Body-language and nonverbal communication

What is strange, who is strange and why, people think, somebody is strange?

What is strange, who is strange and why, people think, somebody is strange?

I will tell you a little story about a man who as a child, born in Romania, came to Germany at the age of four. In Romania he was brought up in a very old German speaking and German rooted community. So he was used to the German language and the German culture. In those days this German rooted community was addressed as a strange community in Romania, a community of stranger, though they had the Romanian nationality. To bring it to the point: They were Romanians and not Romanians. They were Germans and they were not Germans.

The German government in those days was interested in the reintegration of such German speaking and rooted communities here in Germany. As I was told, German government paid some thousand German Marks for a grown-up person and ……….half of the price for a child.

The man who told me the story remembers exactly the time when he for the first time came to Germany. It was a cold winter-day in 1973. He does not really remember things which he had experienced in Romania but he remembers the stories about his experience which were told to him later here in Germany.

But he exactly remembers what happened in the first years being here in Germany. He and his family were addressed as strangers though they could speak the German language perfectly but there was just a little accent which showed that they originally were not brought up here in Germany. He also remembers well that they were addressed as strangers and the he felt quite uncomfortable with it. And he remembers that he really could not understand that what happened. Just because he was convinced to be German. Convinced not to be a stranger.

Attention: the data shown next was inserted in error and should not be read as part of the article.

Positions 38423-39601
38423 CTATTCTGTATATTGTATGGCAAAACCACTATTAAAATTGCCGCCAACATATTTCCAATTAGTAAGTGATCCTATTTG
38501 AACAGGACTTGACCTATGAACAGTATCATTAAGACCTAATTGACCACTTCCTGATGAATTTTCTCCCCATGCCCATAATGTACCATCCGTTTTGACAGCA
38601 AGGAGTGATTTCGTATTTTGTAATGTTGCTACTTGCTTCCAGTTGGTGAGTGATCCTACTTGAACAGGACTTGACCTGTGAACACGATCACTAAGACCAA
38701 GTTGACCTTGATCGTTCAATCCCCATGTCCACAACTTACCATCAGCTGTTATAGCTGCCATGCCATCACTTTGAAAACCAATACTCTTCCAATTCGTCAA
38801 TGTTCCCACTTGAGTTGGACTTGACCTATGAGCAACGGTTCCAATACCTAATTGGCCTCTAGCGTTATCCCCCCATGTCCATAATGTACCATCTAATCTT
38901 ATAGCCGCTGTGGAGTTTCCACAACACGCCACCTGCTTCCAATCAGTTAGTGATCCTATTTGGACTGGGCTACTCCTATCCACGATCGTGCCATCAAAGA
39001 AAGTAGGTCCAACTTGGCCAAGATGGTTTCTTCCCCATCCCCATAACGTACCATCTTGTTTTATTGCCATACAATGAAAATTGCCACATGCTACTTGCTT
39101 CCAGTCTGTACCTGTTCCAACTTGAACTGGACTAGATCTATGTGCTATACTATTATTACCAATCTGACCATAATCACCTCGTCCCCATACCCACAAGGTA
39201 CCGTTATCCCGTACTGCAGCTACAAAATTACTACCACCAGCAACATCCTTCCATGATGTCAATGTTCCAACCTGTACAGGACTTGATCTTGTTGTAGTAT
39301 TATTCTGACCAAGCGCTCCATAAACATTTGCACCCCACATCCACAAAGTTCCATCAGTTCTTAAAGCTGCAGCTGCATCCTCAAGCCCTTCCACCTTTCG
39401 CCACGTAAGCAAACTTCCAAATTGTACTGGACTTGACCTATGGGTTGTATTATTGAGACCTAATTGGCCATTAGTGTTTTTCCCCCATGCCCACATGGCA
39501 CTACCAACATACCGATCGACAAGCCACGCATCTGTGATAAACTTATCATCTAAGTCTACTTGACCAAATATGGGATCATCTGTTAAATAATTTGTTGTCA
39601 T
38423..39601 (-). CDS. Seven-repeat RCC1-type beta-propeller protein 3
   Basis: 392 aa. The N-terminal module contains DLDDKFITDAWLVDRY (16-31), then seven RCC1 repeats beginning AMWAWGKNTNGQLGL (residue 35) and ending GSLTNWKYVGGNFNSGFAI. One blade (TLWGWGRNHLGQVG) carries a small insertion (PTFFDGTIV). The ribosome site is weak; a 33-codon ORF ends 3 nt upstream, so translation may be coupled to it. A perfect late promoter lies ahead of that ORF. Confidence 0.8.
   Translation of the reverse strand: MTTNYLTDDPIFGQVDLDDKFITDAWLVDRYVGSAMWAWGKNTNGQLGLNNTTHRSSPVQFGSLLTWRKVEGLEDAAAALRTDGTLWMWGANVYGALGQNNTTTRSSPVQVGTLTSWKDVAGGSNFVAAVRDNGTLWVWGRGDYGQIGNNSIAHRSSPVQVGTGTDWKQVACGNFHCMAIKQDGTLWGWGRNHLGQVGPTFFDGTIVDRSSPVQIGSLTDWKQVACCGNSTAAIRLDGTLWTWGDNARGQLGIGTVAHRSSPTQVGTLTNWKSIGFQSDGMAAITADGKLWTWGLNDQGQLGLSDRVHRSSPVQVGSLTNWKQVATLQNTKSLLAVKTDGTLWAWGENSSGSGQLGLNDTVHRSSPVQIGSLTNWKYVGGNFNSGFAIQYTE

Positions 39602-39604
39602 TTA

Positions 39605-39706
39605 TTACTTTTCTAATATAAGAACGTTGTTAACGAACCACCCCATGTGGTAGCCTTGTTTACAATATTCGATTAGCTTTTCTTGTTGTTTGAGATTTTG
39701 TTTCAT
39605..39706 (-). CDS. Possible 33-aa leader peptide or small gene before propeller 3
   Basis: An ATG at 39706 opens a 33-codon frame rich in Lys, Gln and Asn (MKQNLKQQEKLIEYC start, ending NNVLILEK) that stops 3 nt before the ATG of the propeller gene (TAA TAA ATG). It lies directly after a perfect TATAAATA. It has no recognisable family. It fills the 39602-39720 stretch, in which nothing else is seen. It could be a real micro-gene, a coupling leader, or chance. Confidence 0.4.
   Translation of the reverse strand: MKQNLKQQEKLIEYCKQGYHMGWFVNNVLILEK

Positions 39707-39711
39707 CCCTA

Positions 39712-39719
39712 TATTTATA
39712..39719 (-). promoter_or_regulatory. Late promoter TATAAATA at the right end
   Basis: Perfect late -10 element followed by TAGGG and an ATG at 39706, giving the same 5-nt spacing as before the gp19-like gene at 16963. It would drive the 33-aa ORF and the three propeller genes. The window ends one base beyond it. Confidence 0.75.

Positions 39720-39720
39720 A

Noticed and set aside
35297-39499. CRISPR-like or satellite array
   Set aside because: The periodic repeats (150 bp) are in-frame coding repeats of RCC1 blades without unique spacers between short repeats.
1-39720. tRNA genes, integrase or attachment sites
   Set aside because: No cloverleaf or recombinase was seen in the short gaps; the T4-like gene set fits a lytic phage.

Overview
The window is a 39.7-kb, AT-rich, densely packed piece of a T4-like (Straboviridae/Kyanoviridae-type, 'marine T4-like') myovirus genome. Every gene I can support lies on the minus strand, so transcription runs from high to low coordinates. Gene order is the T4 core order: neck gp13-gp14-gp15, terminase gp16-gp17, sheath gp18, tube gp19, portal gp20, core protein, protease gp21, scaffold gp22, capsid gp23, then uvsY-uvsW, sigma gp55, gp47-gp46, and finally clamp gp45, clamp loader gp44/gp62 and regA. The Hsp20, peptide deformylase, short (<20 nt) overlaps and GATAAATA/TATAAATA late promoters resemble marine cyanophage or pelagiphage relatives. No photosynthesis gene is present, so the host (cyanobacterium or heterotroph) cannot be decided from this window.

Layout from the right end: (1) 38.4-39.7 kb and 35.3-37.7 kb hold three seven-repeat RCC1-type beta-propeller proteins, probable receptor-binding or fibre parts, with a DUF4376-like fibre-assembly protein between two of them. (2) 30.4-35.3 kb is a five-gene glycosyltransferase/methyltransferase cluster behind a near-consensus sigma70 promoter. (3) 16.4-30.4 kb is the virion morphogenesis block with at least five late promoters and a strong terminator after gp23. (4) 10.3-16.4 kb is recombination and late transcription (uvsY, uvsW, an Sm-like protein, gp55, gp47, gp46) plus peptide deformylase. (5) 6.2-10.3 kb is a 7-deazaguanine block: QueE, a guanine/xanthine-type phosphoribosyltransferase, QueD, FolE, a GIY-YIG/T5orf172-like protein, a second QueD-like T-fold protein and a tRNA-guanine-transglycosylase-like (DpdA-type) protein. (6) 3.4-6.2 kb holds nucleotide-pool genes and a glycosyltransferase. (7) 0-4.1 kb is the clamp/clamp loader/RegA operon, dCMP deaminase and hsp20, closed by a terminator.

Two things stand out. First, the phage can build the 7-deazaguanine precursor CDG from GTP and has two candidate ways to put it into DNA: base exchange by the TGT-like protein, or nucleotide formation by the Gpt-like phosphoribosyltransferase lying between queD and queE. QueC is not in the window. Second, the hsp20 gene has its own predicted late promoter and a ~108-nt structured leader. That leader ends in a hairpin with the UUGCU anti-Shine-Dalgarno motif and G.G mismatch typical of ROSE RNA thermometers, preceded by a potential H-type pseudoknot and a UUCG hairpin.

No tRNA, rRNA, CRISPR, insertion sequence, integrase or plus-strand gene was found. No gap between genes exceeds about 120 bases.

Here in Germany he was a German but did not feel like a German. He was a German but was addressed as a stranger. He summarized his experiences with the word that wherever he was he did not feel at home. Everywhere he felt like a stranger: In Romania and in Germany, in his childhood and youth and still in his actual daily life.

If you would meet him you would of course address him as a German. There is no accent left, there is no attribute, attitude or habit which could give a slight impression of a strange person.

But he does not feel at home. He does not know where his home is, though he is competent to live, to communicate, to relate to people, to earn his money and to live a good life.

And by the way he is a very famous and really well known German.

Let me think about some questions out of his story, questions which I will not answer. Questions which I offer you to find your own answers, answers which will help you to address people without really knowing if they are strangers or not.

  • In how far does language helps you to be integrated? Or in how far you judge someone by his language or his accent?
  • How can you be aware of the emotional echo in yourself being aware of a strange accent, though the person speaks perfectly German (or any other language) when it concerns your situation? And how can we be open enough for the new, strange experience with this person? Without letting him or someone else feel like a stranger.
  • What helps you to feel close and familiar with this (strange) person, though he still remains to be a stranger?
  • What helps you to be open enough in yourself to imagine how it feels like to be in such a situation? And what would you need the other one to do or how to address you, if others address you as a stranger?
  • How could you see in the stranger’s behavior that he does not feel strange anymore but still knows that he came from somewhere else and he insofar still is a stranger?
  • Probably you will find many more questions by yourself. Find answers. But always be open enough for your questions, questions which really are related to you and your specific situation, which of course change, just on a sudden. 😉
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